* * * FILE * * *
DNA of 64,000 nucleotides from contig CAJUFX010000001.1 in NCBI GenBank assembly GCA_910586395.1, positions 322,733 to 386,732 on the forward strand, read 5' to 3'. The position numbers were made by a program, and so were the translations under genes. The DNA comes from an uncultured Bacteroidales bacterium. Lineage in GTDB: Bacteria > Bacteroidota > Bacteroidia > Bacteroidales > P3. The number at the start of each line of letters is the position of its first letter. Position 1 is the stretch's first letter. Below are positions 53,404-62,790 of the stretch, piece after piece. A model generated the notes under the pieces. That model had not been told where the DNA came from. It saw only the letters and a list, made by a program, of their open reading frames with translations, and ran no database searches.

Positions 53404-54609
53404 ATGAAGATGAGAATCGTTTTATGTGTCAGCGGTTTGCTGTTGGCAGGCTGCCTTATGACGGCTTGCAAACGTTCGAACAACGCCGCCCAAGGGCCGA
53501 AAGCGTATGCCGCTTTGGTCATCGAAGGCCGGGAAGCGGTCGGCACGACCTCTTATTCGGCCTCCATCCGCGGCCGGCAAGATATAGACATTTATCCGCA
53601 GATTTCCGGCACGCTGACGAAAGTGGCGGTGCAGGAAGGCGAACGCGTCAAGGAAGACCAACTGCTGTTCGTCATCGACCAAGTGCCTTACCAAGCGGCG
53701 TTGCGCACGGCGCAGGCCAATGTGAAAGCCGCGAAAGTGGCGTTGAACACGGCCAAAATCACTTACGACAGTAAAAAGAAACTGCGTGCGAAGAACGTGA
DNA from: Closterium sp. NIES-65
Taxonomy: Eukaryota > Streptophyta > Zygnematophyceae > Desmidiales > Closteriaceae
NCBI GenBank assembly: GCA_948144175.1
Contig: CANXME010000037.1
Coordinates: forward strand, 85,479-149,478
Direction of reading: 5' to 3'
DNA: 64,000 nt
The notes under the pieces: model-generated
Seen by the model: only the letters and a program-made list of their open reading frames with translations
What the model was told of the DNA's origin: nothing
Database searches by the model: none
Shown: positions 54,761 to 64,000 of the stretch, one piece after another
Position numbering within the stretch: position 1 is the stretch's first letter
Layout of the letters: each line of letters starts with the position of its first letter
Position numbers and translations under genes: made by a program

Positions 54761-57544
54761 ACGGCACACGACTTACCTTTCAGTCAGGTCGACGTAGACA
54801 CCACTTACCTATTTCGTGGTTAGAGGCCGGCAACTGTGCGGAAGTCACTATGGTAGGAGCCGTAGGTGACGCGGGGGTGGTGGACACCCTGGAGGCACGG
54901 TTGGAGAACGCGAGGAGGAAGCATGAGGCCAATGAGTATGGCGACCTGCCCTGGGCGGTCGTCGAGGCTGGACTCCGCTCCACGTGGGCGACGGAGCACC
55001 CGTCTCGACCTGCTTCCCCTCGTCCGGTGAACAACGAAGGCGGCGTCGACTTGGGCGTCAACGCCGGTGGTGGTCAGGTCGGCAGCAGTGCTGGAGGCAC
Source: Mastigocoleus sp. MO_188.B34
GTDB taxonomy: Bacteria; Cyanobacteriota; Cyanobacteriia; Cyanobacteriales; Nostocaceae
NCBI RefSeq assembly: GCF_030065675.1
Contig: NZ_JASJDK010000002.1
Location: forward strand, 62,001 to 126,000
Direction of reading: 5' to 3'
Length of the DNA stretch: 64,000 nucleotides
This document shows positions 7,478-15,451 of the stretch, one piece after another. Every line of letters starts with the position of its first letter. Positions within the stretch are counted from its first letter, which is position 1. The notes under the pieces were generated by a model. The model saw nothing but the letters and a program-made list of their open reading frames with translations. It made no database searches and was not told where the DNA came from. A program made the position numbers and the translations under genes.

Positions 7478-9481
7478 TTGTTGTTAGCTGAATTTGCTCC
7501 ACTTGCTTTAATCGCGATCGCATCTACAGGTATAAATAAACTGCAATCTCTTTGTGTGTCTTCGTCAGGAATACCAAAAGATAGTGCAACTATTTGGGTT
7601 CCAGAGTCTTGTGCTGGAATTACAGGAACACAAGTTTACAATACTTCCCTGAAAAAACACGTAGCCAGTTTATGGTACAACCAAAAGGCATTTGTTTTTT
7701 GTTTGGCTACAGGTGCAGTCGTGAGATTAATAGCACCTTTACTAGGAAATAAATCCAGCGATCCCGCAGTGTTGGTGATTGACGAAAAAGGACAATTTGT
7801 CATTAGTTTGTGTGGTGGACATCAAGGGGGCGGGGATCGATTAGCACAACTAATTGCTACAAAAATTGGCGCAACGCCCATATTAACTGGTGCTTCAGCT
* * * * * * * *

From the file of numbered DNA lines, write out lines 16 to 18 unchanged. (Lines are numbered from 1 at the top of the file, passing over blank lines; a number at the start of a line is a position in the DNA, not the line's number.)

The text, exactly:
What the model was told of the DNA's origin: nothing
Database searches by the model: none
Shown: positions 54,761 to 64,000 of the stretch, one piece after another